This affects the Apache user in three ways:

Legal Issues

We discussed the general principles of computer security earlier. Here we will look at how secure communication is built into Apache. But before we do that, we have to look at the legal problems, which are somewhat trickier than the technical ones. This is perhaps not surprising, when one thinks about the social power that effective encryption gives the user.

Obviously, browser and server have to be thinking along the same lines if they are going to collaborate on tricky enterprises like PK encryption and decryption. In this case it is Netscape who calls the tune, with their Secure Sockets Layer (SSL) protocol, which uses the PK algorithm.[7]

There are two areas of legal concern in making use of PK: patent rights and national security.

Patent Rights

The patent position is this:

The Massachusetts Institute of Technology and the Board of Trustees of the Leland Stanford Junior University have granted Public Key Partners (PKP) exclusive sub-licensing rights to the following patents issued in the United States, and all of their corresponding foreign patents: Cryptographic Apparatus and Method ("Diffie-Hellman") No. 4,200,770 Public Key Cryptographic Apparatus and Method ("Hellman-Merkle") No. 4,318,582 Cryptographic Communications System and Method ("RSA") No. 4,405,829 Exponential Cryptographic Apparatus and Method ("Hellman-Pohlig") No. 4,424,414. These patents are stated by PKP to cover all known methods of practicing the art of Public Key encryption, including the variations collectively known as El Gamal. Public Key Partners has provided written assurance to the Internet Society that parties will be able to obtain, under reasonable, nondiscriminatory terms, the right to use the technology covered by these patents.[8]

First, there is a divergence between the United States and the rest of the world in the matter of patenting computer programs. The rest of the world follows the old maxim that you cannot patent an idea or a form of words, but you have to patent an actual device. A computer program is not a device, so you cannot patent it. The United States, on the other hand, adopts what looks like a convenient fiction to everyone else and says that a computer running a particular program is different from the same computer running another program because the patterns of 0s and 1s in its memory and CPU registers are different. A program is therefore a patentable device.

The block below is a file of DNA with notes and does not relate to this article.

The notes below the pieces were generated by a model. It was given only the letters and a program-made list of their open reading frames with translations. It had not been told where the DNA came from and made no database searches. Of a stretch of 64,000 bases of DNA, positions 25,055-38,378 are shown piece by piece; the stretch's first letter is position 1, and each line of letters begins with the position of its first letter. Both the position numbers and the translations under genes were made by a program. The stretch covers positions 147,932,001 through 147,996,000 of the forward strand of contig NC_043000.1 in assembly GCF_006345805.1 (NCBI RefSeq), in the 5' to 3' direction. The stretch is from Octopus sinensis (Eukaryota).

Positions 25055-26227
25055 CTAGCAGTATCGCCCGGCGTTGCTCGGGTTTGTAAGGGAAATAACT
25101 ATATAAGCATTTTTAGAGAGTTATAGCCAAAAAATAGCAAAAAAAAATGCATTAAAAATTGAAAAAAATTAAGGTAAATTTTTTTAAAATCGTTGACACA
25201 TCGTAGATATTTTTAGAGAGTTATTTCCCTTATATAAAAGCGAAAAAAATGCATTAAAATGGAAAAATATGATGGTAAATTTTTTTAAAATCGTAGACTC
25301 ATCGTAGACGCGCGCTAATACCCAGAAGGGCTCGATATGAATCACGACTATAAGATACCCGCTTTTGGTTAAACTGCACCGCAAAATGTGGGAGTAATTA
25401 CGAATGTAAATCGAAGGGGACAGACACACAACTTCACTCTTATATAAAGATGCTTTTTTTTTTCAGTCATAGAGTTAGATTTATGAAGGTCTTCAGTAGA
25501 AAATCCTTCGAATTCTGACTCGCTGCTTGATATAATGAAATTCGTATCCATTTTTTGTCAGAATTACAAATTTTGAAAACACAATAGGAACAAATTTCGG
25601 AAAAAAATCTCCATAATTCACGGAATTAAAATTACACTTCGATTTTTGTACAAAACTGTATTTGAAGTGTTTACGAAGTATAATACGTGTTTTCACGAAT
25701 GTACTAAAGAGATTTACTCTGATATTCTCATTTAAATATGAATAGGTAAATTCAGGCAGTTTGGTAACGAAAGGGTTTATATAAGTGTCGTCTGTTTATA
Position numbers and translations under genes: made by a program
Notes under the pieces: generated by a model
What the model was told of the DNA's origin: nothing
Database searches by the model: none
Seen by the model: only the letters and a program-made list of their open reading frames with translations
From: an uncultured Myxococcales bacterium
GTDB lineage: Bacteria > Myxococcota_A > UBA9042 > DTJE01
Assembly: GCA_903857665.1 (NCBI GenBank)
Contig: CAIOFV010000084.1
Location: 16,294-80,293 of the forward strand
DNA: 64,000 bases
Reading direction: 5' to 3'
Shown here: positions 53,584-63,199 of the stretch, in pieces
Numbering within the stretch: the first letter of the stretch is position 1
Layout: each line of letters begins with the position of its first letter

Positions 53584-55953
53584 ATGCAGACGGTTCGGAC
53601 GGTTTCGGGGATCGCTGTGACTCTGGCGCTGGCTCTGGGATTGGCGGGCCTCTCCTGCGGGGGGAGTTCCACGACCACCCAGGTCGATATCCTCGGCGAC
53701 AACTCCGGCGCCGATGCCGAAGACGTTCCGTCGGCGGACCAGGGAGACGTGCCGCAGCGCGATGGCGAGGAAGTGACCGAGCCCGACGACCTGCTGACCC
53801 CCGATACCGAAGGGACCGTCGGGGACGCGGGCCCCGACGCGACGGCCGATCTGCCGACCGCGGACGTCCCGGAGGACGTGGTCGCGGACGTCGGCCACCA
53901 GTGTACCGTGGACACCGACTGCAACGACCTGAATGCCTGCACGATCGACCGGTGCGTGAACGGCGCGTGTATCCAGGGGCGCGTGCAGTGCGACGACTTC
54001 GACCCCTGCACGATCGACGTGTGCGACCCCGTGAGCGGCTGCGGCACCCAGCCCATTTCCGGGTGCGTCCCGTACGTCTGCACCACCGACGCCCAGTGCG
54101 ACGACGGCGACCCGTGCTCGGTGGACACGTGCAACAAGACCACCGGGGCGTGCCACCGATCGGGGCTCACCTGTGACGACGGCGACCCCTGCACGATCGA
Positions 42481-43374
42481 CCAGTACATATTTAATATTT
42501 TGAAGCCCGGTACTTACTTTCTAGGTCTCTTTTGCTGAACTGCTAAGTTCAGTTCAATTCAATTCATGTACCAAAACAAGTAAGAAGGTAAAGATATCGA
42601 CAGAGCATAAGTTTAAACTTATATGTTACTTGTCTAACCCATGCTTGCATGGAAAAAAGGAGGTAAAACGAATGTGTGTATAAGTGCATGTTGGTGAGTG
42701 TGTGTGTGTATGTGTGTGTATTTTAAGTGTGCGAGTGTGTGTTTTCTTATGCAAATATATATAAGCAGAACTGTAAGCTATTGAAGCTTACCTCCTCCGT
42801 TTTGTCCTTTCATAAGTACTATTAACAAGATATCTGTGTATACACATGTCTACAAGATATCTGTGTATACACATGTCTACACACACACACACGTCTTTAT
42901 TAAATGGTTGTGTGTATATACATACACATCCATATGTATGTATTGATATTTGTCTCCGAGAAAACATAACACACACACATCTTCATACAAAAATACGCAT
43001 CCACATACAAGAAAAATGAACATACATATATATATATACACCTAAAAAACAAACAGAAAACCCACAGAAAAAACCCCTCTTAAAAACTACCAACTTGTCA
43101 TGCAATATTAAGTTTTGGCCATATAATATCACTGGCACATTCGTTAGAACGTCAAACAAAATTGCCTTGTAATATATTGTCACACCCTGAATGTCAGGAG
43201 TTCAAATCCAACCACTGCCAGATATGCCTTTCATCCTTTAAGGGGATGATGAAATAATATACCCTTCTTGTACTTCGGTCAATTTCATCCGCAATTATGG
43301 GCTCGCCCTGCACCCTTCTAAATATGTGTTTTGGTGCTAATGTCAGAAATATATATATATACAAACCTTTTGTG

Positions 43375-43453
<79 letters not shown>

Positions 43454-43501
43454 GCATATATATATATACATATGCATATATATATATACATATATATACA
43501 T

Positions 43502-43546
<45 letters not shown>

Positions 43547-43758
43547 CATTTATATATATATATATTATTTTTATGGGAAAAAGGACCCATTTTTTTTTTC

However, the RSA algorithm was explained in print before the patent was applied for. In most countries, that would be an absolute bar to the granting of a patent, but the United States has another difference in its patent law: patents are granted to the first to invent. In the ordinary course of affairs, you invent something before you describe it in print, so prior disclosure is not as much of a problem in the United States as it is elsewhere, but the RSA patent may yet be overturned.

For the moment, however, the patent seems to be good and normal, and patent law applies to the RSA algorithm as it does to any other patented device: you may not use a patented program for commercial purposes in the United States without a license from the patentee. This also applies to programs brought into the United States from abroad that use the basic algorithms. So, the doughty Australian, Eric Young, who wrote the Secure Sockets Layer libraries from basic number theory, finds to his annoyance that his code is subject to U.S. law and complains that in the United States people who use his code have to pay a license fee to "people he and they have never met."

But this is no different from any other patent. If, in the privacy of your Australian kitchen, you make a copy of an eyebrow tweezer patented in the United States and give it to someone who uses it commercially in their hairdressing salon in California, the owner of the patent can legally demand a fee, even though neither of you have met him and the tweezers were made in patent-free Australia. This is how patents work.

Patents have to be applied for and granted country by country. The fact that a device is patented in the United States gives it no automatic protection in Thailand. And, in fact, no other country in the world recognizes software patents, so the commercial license fee is only payable in the United States.

U.S. licenses for the public key algorithms used in Apache are to be had from PKP on payment of a negotiable fee.

National Security

The patent issue is relatively straightforward; that of security is byzantine. The problem is that unbreakable encryption is a matter of extreme national military importance. It might conceivably be argued that Germany's reliance on vulnerable encryption lost her World War II; it certainly cost her enormous losses in lives and matériel.

As a result, public-key encryption technology, which is unbreakable provided the key is big enough, is regarded by certain countries, including the United States, as a munition of war on a par with the design of an H-bomb warhead, and it may not be exported outside the United States or Canada (which is regarded as the same defense zone).